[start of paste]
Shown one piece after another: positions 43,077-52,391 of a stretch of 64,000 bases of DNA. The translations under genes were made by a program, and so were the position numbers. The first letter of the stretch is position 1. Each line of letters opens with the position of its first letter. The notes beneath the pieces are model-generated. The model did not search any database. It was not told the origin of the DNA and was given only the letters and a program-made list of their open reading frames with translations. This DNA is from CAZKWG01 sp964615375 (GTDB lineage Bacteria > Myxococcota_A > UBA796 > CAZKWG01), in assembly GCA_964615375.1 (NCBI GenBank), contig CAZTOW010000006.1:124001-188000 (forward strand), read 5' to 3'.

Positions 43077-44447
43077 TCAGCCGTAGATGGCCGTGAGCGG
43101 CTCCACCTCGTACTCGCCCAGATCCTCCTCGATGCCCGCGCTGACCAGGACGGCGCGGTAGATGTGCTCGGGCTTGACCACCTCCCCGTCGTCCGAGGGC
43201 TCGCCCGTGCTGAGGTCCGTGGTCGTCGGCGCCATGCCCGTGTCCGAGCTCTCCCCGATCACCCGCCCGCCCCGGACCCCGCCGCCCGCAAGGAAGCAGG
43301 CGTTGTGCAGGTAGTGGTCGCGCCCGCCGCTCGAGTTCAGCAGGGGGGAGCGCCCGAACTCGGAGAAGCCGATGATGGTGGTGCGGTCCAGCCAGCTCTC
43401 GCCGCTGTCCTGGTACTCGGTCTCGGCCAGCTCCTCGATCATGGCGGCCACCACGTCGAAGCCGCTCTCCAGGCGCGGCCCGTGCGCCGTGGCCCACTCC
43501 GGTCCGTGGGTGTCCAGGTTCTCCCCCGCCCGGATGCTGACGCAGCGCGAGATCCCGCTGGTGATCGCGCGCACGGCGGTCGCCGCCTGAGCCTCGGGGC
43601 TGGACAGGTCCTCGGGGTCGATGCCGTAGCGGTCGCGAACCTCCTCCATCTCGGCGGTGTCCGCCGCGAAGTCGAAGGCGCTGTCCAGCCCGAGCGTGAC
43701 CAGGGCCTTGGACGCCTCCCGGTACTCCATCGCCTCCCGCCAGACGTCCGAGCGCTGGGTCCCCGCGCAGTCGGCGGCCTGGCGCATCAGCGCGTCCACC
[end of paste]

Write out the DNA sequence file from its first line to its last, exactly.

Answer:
Shown one piece after another: positions 43,077-52,391 of a stretch of 64,000 bases of DNA. The translations under genes were made by a program, and so were the position numbers. The first letter of the stretch is position 1. Each line of letters opens with the position of its first letter. The notes beneath the pieces are model-generated. The model did not search any database. It was not told the origin of the DNA and was given only the letters and a program-made list of their open reading frames with translations. This DNA is from CAZKWG01 sp964615375 (GTDB lineage Bacteria > Myxococcota_A > UBA796 > CAZKWG01), in assembly GCA_964615375.1 (NCBI GenBank), contig CAZTOW010000006.1:124001-188000 (forward strand), read 5' to 3'.

Positions 43077-44447
43077 TCAGCCGTAGATGGCCGTGAGCGG
43101 CTCCACCTCGTACTCGCCCAGATCCTCCTCGATGCCCGCGCTGACCAGGACGGCGCGGTAGATGTGCTCGGGCTTGACCACCTCCCCGTCGTCCGAGGGC
43201 TCGCCCGTGCTGAGGTCCGTGGTCGTCGGCGCCATGCCCGTGTCCGAGCTCTCCCCGATCACCCGCCCGCCCCGGACCCCGCCGCCCGCAAGGAAGCAGG
43301 CGTTGTGCAGGTAGTGGTCGCGCCCGCCGCTCGAGTTCAGCAGGGGGGAGCGCCCGAACTCGGAGAAGCCGATGATGGTGGTGCGGTCCAGCCAGCTCTC
43401 GCCGCTGTCCTGGTACTCGGTCTCGGCCAGCTCCTCGATCATGGCGGCCACCACGTCGAAGCCGCTCTCCAGGCGCGGCCCGTGCGCCGTGGCCCACTCC
43501 GGTCCGTGGGTGTCCAGGTTCTCCCCCGCCCGGATGCTGACGCAGCGCGAGATCCCGCTGGTGATCGCGCGCACGGCGGTCGCCGCCTGAGCCTCGGGGC
43601 TGGACAGGTCCTCGGGGTCGATGCCGTAGCGGTCGCGAACCTCCTCCATCTCGGCGGTGTCCGCCGCGAAGTCGAAGGCGCTGTCCAGCCCGAGCGTGAC
43701 CAGGGCCTTGGACGCCTCCCGGTACTCCATCGCCTCCCGCCAGACGTCCGAGCGCTGGGTCCCCGCGCAGTCGGCGGCCTGGCGCATCAGCGCGTCCACC